Laid-off Paparazzi Sue Judge Who Put Paris Back in Jail

Hollywood - Now that Paris Hilton is back in jail and out of the public eye, 100 paparazzi who have been laid off due to lack of work are suing the Los Angeles judge who returned her to prison. "I am out of work now because that bastard, Judge Michael Sauer, took her away from us," said celebrity photographer Michael Lantora, who lost his job after Hilton returned to jail.

Celebrity photo agencies throughout Hollywood laid off over 100 paparazzi Monday, claiming the move was necessary due to the unexpected absence of their two most popular subjects.

"With Paris in jail and Lindsay Lohan in rehab, we just can't afford to keep so many paparazzi on the payroll," said Flash CelebPhotos spokesperson Craig Middleton. "We can't realistically pay more than 17 people to track Brangelina."

L.A. County Sheriff Lee Baca had released Hilton to house arrest for undisclosed health reasons last week. But after a public outcry, Hilton was brought back before the judge and was returned to jail. Lohan, meanwhile, has been in rehab at Promises treatment center in Malibu for several weeks.
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"Since Paris and Lindsay have been out of the picture. I haven't been able to get any good shots," said unemployed paparazzo Miguel Andreas. "The best I got last week was David Faustino ('Bud' on 'Married with Children') giving change to a customer at Popeye' Chicken. Needless to say, I wasn't able to sell it."

Paparazzi industry insiders say their industry' recession is only worsened by Britney Spears' decision to vacation in Puerto Vallarta. While unflattering photos that show her wearing a white-and-turquoise bikini that revealed her not-so-toned backside have appeared, they were all taken by Mexican paparazzi.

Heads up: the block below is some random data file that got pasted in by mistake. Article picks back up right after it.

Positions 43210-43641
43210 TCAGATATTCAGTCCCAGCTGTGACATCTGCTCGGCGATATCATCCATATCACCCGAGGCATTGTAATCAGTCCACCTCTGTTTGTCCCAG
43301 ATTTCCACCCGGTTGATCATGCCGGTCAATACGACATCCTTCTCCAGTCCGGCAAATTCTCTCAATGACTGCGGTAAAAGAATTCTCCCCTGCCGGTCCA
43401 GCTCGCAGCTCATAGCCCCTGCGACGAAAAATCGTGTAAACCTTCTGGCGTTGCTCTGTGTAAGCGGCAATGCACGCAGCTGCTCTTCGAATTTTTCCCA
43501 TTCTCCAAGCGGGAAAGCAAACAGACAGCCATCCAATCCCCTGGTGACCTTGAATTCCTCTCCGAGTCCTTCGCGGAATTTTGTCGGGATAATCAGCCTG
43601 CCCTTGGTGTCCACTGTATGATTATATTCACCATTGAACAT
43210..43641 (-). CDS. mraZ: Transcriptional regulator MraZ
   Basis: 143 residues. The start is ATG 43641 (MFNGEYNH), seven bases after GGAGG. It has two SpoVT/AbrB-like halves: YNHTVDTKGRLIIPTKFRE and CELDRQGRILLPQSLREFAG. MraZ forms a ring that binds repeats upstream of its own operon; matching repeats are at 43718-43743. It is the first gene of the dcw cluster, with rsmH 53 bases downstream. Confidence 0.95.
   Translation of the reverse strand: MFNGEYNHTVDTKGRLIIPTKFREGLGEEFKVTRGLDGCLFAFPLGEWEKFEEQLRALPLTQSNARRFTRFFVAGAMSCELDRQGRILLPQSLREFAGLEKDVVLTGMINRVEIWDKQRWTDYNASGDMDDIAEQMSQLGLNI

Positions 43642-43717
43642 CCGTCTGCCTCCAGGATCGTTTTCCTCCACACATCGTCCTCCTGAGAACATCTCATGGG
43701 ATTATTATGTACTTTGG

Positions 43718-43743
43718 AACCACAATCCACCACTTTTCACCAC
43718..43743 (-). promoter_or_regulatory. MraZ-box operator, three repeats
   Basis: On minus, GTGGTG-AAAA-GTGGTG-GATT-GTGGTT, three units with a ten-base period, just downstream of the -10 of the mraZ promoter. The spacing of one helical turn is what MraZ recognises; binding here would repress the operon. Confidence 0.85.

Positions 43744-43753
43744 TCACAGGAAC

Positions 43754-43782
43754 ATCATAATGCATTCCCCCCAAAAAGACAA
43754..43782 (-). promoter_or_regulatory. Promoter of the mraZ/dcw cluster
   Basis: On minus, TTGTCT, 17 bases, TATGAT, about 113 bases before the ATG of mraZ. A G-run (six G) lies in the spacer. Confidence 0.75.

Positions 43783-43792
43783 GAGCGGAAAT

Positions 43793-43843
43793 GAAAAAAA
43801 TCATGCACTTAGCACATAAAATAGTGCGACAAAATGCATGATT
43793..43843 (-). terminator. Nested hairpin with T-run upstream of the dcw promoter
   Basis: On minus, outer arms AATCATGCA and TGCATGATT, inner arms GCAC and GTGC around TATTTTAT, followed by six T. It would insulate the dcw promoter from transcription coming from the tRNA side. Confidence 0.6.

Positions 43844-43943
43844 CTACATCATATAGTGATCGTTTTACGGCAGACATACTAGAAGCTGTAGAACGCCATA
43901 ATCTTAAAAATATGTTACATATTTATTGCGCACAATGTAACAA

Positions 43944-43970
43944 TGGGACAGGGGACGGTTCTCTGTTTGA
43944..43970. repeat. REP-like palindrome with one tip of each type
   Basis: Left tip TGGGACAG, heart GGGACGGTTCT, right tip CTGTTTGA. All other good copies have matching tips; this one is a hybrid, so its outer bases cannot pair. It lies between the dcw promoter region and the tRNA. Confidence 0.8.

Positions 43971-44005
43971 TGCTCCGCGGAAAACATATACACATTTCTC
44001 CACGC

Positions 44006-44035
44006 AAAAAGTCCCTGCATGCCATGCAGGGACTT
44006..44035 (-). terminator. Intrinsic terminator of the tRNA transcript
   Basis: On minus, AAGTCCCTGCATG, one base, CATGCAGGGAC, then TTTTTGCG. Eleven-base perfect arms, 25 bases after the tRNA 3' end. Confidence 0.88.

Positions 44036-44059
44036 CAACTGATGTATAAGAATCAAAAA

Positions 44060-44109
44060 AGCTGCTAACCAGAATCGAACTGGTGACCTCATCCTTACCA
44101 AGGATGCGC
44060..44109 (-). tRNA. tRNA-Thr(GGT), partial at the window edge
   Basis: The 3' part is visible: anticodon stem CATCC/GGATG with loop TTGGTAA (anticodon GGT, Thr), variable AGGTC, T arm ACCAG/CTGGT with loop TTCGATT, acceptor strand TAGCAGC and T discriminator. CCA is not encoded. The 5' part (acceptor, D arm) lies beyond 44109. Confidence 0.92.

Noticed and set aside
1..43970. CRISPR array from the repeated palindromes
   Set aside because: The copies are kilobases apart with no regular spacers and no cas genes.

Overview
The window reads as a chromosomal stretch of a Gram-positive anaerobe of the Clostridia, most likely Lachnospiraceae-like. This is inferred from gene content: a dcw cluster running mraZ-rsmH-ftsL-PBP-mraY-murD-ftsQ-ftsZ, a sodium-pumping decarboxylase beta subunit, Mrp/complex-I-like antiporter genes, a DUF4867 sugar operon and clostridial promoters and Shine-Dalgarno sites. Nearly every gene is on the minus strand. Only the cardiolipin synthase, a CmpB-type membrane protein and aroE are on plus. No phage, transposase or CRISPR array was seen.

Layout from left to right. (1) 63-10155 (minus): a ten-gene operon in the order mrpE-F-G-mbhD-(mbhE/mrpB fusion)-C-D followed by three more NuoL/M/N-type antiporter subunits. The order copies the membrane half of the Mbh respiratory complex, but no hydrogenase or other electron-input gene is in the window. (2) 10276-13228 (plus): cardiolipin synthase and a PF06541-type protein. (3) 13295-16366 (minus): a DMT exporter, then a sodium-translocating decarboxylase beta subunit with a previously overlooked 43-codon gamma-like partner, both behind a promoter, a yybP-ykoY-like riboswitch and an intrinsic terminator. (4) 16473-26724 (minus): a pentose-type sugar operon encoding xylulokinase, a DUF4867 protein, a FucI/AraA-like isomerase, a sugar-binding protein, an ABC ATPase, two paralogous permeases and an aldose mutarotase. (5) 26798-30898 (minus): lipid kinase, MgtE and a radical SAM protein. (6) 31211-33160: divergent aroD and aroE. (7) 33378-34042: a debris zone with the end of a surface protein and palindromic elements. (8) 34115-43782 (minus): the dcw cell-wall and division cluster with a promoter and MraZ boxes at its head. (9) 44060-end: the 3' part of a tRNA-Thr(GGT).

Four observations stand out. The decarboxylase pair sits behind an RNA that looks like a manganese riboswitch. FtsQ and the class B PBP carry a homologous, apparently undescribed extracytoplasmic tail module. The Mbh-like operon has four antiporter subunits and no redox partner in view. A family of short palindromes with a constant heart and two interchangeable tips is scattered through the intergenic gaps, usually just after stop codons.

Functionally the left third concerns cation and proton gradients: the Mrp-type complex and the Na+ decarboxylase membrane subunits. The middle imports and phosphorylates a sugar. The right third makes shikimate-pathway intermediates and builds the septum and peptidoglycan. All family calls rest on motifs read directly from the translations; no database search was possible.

"It' outrageous that our jobs are being stolen by Mexican photographers who sell their pictures of Britney' flabby ass for just $5 each," said Andreas. "I can't compete with those low wages and still feed my family."

Celebrity media ethicists argued that while photo agencies may save money in the short-term, the layoffs are bad for the industry and democracy in the long-run.

"When you make such severe cuts in the paparazzi, you aren't prepared for the next potential crisis," Los Angeles Times media critic Tim Rutten wrote in a recent column. "I fear that our nation is now woefully underprepared for the possibility that one of the Olsen Twins cold come to visit from New York and puke her dinner in an alleyway, or get caught sniffing a few lines in a bathroom. What if we don't get those photos because the paparazzi is stretched too thin? These are frightening questions."
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